I know after what I have just shared, I have painted myself as a hard-to-please person. That may be true in some aspects of my life (e.g. at a coffee shop, when my drink ends up 95% milk, tastes like wax, and is served lukewarm), but that was not the case today – I thoroughly enjoyed my time at both the Newseum and the National Gallery of Art, even the parts that were hard to digest. This article is merely me trying to wrap my head around the impact that different artistic mediums have on the emotional experience of the viewer/consumer. A photograph is a millisecond of a person’s life, whereas a painting is planned and carefully executed (save that one painting where it’s literally just a blank canvas. Yeah.). Because a photograph is so quick, it’s easier for the photographer to capture the lives of people who he or she is not acquainted with. It’s easier to capture the lowest points of humanity. It’s the opposite for a painting or sculpture.

These differences cause me to wonder: are photographs more forceful in their exposure of the human experience, even to the point of being exploitative; and, do the benefits outweigh the costs? (I won’t pretend to have the answer.)

*For the record, this was the best painting at the Gallery:


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Out of all the fascinating and informative places our group has visited on this trip, Getty Images stands out as the most surprising: not necessarily for what they do (I had expected something akin to Shutterstock) but for each employee’s passion for his or her work. Each person we met with seemed to have found a company that they believe in, and were happy to wake up each day and commute to.

Frankly put, I want to find that in my own career. I don’t necessarily know where or what I will be doing, but I know I want my company to have a similar essence as the one I experienced at Getty. I want the place I work at to have the same integrity, passion, and collaboration that Getty Images and its employees projected at our meeting.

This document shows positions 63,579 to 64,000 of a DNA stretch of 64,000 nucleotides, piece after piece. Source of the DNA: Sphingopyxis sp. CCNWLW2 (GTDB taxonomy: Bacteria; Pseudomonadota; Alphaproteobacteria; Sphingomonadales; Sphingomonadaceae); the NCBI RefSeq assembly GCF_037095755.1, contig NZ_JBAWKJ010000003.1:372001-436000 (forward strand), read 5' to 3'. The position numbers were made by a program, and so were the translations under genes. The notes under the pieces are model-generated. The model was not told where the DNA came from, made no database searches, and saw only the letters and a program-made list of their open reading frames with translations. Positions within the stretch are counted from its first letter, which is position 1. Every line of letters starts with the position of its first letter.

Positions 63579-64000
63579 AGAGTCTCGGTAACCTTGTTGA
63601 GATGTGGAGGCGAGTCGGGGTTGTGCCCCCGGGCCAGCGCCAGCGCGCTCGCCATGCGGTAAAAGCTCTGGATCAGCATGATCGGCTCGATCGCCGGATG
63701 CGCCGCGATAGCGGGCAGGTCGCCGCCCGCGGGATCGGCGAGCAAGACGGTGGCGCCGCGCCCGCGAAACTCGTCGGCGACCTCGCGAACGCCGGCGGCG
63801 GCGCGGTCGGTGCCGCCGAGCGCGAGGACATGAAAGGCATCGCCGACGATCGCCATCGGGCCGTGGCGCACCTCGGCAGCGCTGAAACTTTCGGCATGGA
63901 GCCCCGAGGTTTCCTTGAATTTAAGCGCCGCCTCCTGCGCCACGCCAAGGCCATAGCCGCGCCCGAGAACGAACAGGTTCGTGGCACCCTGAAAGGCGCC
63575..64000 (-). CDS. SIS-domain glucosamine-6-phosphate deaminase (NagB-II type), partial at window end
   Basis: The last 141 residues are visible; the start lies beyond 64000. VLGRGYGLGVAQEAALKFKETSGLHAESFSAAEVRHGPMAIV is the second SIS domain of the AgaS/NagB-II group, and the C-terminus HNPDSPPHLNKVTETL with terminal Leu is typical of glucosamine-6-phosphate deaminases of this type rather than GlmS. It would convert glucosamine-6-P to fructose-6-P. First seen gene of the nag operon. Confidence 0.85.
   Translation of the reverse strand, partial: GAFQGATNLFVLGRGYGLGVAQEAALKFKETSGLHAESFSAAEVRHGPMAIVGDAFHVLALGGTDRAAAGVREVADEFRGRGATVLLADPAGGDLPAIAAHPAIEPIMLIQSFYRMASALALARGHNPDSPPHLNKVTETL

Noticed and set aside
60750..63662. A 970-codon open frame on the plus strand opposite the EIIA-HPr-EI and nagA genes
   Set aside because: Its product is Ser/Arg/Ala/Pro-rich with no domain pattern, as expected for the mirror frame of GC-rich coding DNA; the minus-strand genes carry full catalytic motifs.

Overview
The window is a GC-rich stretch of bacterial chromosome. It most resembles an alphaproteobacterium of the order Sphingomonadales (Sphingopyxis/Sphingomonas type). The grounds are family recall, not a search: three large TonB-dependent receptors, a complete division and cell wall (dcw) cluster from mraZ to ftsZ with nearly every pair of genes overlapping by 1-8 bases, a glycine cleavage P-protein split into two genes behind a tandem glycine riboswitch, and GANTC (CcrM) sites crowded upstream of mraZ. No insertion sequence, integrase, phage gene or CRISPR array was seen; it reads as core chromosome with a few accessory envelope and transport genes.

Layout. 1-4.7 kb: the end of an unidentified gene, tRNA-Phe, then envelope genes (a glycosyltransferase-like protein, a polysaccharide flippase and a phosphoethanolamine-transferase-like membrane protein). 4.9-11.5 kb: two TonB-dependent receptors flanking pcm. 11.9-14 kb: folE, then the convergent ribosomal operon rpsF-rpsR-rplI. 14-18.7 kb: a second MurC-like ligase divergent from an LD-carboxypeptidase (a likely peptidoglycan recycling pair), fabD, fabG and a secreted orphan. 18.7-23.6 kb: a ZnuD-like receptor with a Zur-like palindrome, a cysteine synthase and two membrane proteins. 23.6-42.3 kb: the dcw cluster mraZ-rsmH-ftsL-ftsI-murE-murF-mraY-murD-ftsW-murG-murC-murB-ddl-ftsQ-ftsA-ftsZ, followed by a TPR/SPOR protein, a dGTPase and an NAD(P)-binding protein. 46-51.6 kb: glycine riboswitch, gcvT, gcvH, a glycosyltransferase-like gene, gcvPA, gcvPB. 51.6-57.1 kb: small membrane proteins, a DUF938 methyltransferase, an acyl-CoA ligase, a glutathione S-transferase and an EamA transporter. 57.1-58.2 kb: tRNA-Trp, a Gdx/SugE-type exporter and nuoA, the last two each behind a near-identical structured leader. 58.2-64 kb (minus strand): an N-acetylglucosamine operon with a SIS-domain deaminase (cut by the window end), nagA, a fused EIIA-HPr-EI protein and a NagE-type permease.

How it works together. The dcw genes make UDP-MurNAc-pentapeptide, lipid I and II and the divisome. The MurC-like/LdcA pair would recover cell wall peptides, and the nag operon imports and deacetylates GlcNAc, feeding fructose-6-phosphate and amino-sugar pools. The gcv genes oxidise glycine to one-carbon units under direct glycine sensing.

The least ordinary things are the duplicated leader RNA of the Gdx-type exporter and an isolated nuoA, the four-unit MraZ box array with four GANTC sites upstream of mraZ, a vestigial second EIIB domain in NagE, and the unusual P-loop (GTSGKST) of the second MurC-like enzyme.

Getty’s biggest supporter seemed to be Director of Photography and VP of News, Pancho Bernasconi. As we all experienced, he had a lot to say about Getty Images, photography, journalism, and the importance of passion in one’s work. We might still be in that meeting if we hadn’t set a stopping point; but that’s not a bad thing. For Pancho to have as much enthusiasm and drive as he does in his senior position is a very special thing. Even if he is currently experiencing or has experienced “burnout,” he certainly still knows why he does what he does.

I believe the source of Pancho’s drive, as well as the success of Getty Images as a company, comes from (as Pancho stated in our meeting) a desire for authenticity. Pancho told us of how he continues to strive for the best, for passion, for meaning, and for collaboration. These are things I want to emulate as I enter the beginning stages of my career, whatever that may look like. As long as I strive for and uphold a passion for the good, for the authentic, I believe I will be able to look back on my career with pride.

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This blog is created by students of Whitworth University visiting New York City and Washington, D.C., for a class on Media Impact in the Contemporary U.S.

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Washington D.C.

Just as I shared my favorite photos of New York, I thought I’d also share some of my favorite photos that I took in D.C. Enjoy!